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7 The Drosophila Ovary: An In Vivo Stem Cell System

Ting Xie, Allan Spradling


Adult multicellular organisms are massively larger than the eggs from which they arise. To a significant degree, the final shapes of tissues, organs, and, ultimately, bodies are dictated by highly regulated cell growth processes that spatially and temporally control the rates of cell division within tissue primordia. Biologists have made great advances in understanding this fundamental problem during the last ten years. The molecular regulation of the cell cycle has been largely deciphered, and many aspects of intercellular signaling, which regulate growth spatially, have also been clarified. Now, in favorable systems such as the Drosophila embryo and larval imaginal discs (for review, see Edgar and Lehner 1996), as well as in vertebrate organ primordia (see Clarke and Tickle 1999), complex mechanisms that integrate patterning and growth-promoting signals are being learned. The major signaling systems mediated by hedgehogs, epidermal growth factors, bone morphogenetic proteins, fibroblast growth factors, and wingless/wnts frequently stimulate, modulate, or repress the growth rates of receptive cells. Eventually, proliferation ceases when a programmed size and morphology has been achieved, presumably due to changes in the signals and in cellular responsiveness.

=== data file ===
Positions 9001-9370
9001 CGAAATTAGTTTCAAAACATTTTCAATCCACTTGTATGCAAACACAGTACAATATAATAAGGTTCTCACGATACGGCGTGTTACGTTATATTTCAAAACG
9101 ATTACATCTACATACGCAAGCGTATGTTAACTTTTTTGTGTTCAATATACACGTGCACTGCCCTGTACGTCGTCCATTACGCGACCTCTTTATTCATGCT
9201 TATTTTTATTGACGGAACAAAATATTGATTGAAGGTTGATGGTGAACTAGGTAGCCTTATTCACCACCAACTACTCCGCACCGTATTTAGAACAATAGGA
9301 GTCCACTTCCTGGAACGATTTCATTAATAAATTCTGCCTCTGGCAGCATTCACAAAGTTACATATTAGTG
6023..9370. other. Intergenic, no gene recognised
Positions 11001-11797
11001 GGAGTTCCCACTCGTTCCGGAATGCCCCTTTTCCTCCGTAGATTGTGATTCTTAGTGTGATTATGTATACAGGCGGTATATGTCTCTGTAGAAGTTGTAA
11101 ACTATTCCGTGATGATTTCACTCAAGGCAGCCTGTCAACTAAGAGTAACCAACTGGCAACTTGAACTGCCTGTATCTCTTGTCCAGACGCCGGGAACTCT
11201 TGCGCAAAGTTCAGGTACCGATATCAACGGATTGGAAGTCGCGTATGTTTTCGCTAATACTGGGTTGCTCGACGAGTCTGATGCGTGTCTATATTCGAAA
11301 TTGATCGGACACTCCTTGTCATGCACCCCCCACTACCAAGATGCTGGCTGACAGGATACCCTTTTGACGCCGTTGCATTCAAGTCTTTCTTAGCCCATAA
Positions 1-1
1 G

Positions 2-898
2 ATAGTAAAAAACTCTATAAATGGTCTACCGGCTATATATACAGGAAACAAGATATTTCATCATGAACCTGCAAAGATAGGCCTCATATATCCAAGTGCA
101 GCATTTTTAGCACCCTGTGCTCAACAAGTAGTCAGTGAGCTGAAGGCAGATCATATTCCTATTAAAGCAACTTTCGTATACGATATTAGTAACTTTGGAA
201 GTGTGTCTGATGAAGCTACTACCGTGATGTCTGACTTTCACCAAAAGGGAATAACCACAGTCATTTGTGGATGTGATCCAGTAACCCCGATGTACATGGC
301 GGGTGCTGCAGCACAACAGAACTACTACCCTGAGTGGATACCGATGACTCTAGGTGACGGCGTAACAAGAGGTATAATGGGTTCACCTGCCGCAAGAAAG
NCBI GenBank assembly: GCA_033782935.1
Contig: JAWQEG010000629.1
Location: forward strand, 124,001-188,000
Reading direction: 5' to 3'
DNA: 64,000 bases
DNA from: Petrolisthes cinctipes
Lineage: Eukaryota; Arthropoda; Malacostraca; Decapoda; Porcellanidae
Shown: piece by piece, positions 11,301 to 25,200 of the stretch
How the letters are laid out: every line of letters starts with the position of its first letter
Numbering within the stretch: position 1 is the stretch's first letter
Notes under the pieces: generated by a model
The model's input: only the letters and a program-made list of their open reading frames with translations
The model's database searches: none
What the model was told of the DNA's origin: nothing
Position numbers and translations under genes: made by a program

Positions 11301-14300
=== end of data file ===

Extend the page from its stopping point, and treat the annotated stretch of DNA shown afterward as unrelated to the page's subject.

On the basis of the studies described below, we have come to regard adult stem cells as a special case of developmental growth regulation, albeit a particularly interesting and potentially informative one. We define an adult stem cell as a cell residing within an adult tissue that divides, either autonomously or in response to regulated signals, to produce cells...

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